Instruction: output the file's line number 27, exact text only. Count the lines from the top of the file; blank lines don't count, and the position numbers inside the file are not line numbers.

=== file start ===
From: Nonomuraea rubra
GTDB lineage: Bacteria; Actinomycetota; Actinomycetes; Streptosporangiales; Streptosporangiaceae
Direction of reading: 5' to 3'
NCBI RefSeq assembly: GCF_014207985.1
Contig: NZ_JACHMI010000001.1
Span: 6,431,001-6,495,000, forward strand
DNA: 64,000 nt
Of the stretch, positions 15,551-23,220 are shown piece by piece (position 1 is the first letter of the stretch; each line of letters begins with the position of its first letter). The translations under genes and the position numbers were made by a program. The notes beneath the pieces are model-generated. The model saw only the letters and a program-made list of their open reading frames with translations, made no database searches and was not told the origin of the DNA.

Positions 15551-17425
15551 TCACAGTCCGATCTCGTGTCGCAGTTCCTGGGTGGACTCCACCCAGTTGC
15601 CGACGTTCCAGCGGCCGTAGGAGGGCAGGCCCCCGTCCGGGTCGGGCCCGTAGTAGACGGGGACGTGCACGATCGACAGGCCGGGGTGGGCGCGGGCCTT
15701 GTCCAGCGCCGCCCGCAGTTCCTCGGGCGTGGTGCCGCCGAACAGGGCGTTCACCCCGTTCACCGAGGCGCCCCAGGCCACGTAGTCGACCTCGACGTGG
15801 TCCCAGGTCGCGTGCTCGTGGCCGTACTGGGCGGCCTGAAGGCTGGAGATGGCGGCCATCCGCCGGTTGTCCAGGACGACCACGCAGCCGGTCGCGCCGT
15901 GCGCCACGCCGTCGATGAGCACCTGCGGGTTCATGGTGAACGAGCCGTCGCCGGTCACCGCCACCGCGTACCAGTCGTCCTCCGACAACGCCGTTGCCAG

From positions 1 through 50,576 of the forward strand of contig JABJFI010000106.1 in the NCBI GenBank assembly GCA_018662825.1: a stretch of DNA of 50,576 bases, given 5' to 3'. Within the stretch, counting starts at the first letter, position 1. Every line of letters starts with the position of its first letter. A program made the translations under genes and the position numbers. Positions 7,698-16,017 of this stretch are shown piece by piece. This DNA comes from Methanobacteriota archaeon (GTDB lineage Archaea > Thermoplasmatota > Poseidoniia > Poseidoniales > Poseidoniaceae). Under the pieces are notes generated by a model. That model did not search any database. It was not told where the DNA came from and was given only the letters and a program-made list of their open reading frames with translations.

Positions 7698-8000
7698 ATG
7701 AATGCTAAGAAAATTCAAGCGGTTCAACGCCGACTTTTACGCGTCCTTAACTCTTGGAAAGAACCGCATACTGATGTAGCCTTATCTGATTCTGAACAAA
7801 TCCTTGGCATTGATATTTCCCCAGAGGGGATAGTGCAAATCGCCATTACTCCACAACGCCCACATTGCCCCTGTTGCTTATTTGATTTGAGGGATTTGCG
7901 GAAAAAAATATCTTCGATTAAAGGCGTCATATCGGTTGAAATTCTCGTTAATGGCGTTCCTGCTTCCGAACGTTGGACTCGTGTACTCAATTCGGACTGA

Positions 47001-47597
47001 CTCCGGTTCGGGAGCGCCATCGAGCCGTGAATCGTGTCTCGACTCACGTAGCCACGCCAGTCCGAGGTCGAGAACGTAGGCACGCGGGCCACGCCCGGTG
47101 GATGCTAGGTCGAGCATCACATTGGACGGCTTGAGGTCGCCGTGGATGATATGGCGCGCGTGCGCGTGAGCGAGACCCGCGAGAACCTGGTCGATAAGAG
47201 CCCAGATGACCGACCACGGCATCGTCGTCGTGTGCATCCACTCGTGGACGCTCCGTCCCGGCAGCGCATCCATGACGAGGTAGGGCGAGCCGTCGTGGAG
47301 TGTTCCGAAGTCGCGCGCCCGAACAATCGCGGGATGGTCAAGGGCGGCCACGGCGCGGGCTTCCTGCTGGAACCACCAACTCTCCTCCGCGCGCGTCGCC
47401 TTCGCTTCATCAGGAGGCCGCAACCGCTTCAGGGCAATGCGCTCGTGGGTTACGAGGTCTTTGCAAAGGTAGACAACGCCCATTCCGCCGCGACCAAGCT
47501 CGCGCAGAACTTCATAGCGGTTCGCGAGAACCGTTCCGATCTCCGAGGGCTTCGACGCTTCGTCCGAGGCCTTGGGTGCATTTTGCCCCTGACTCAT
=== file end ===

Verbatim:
47501 CGCGCAGAACTTCATAGCGGTTCGCGAGAACCGTTCCGATCTCCGAGGGCTTCGACGCTTCGTCCGAGGCCTTGGGTGCATTTTGCCCCTGACTCAT